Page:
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Roccat Vulcan Keyboard Looks Like It Came from the Future

LOS ANGELES – German peripheral manufacturer Roccat has made some good keyboards in the past few years, but their looks rarely matched their specs. Enter the Roccat Vulcan: a mechanical keyboard with a new type of key switch, but more importantly, a completely overhauled design. The slim, sleek Vulcan uses elevated keycaps and an aluminum chassis to look like something out of a sci-fi movie. But luckily, it's more comfortable than it appears.

Credit: Marshall Honorof/Tom's Guide

(Image credit: Marshall Honorof/Tom's Guide)

I got to try out the Vulcan for myself at E3 2018, but unfortunately, I was limited to standard typing tests; the device wasn't hooked up to a gaming rig. Still, I didn't need to venture in-game to feel that the keys were extremely comfortable, and sprang back up rapidly after I pressed them down. The design seems similar to a Cherry MX Brown: tactile and responsive, and relatively quiet. Because they keys are elevated by design, the small, square keycaps are extremely light and easy to remove, giving the Vulcan a pleasant, lightweight feel.

MORE: E3 2018 Report Card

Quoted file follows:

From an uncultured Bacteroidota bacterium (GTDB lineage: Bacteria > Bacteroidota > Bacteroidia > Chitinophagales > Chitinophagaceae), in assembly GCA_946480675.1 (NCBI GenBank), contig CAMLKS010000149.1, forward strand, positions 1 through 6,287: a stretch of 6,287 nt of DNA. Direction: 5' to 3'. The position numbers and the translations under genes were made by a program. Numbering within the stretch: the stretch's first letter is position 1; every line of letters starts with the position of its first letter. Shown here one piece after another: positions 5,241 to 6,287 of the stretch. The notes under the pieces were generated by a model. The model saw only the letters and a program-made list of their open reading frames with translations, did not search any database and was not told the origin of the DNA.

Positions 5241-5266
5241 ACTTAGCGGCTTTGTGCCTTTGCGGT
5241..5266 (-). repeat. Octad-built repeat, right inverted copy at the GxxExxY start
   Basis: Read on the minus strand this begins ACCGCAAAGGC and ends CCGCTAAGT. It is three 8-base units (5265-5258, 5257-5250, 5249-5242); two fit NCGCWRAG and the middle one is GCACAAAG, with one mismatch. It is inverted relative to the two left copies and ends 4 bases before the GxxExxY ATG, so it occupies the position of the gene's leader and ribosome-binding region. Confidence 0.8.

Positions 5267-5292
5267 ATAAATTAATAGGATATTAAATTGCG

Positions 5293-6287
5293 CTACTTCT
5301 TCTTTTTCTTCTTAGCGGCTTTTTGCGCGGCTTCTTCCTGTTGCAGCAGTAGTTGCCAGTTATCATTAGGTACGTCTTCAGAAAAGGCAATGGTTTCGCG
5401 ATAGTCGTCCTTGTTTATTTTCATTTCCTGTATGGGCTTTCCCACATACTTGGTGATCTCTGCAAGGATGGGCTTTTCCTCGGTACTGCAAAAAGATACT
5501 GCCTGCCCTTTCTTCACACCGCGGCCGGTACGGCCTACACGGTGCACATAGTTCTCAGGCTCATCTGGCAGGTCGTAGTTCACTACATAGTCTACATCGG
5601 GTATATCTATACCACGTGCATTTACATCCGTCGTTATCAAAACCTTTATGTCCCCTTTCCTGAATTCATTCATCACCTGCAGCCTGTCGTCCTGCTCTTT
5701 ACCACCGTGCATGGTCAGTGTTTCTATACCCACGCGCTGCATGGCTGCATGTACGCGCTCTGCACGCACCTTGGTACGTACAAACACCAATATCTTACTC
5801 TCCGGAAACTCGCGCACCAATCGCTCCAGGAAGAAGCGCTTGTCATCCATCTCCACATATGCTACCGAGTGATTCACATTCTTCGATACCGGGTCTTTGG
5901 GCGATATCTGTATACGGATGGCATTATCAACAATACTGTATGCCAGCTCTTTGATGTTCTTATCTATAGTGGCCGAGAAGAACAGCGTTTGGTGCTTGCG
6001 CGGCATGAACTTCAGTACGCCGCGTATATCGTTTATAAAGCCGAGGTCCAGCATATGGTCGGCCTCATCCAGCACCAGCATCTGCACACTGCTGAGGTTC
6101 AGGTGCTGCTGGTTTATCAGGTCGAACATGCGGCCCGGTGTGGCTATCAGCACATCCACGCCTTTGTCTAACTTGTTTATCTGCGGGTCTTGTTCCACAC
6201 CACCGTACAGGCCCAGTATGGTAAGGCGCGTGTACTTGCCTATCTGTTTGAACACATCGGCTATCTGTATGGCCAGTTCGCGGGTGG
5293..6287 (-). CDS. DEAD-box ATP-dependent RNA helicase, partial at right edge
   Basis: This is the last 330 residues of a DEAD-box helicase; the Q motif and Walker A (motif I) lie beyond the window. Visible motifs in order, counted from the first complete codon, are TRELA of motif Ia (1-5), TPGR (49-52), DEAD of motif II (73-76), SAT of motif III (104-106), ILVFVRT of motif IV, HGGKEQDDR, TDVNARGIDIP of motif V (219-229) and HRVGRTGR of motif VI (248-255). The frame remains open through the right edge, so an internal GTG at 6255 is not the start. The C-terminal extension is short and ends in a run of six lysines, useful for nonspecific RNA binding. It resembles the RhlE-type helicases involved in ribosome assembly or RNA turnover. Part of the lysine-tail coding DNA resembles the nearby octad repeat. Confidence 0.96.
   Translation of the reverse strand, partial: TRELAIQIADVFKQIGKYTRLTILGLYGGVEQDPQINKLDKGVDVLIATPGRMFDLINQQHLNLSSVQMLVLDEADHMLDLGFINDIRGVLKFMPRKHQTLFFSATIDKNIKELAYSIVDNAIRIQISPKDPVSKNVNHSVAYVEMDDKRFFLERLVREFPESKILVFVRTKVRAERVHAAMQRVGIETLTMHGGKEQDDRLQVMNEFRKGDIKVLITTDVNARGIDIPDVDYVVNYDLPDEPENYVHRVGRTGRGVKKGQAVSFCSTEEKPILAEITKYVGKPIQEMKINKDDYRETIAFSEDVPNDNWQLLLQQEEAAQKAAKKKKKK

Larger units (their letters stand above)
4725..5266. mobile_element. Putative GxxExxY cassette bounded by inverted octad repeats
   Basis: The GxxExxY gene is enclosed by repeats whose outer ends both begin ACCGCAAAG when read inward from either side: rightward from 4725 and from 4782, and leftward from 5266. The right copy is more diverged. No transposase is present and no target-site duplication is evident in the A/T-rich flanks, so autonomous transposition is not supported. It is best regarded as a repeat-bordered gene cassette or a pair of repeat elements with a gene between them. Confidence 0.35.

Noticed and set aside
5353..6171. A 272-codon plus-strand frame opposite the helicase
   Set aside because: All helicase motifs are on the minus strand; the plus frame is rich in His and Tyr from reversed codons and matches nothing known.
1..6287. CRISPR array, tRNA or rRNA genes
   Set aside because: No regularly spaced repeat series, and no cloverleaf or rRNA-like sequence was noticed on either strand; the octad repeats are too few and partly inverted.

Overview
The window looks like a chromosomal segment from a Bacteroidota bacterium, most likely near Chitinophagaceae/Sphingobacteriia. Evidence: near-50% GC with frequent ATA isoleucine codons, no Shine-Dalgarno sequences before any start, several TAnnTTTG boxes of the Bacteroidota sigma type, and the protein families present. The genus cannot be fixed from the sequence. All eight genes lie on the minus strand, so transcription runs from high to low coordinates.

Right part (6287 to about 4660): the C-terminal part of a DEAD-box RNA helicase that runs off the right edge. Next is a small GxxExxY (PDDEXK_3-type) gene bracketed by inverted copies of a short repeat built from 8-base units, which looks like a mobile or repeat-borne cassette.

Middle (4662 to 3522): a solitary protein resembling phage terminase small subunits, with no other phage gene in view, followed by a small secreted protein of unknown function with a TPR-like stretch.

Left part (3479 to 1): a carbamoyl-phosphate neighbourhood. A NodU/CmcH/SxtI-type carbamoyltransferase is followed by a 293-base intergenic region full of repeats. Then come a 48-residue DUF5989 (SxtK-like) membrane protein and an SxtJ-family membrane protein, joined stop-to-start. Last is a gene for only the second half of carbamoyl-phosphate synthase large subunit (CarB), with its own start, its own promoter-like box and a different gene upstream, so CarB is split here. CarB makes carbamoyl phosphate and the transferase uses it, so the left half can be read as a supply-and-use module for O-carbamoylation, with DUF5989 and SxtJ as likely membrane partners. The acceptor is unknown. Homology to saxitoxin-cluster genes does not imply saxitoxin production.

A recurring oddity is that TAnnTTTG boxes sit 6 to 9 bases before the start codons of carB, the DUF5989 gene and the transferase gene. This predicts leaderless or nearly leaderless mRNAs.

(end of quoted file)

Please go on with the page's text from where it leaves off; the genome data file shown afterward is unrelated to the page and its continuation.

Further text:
The device will launch later this year, and come in three varieties: the Vulcan 120 AIMO ($160), which comes with a wrist rest; the Vulcan 100 AIMO ($150), which excludes the wrist rest; and the Vulcan 80 ($130), which has a bulker chassis and lacks RGB lighting.

Personally, based on what I've seen so far, the 100 and 120 appear to be worth the extra cost. The aluminum chassis is extremely thin, and the magnetic wrist rest is both comfortable and easy to transport. (My philosophy is also that if you're going to spend $150 on a keyboard, you can probably afford to spend $160, but it depends on how much desk space you possess.)

Credit: Marshall Honorof/Tom's Guide

(Image credit: Marshall Honorof/Tom's Guide)

The keyboards also run on the Roccat Swarm software, which will let players reprogram keys, set up lighting options and sync the Vulcan with other Roccat gear. Beyond that, it seems like a traditional Roccat mechanical keyboard: unpretentious, effective and a just a little on the expensive side.

Tom's Guide will get a full review of the Vulcan soon. Until then, take a look at the pictures in this piece and gauge whether or not your gaming nook is ready for the future.

Marshall Honorof

Marshall Honorof is an editor for Tom's Guide, covering gaming hardware, security and streaming video. After hours, you can find him practicing taekwondo or doing deep dives on classic sci-fi.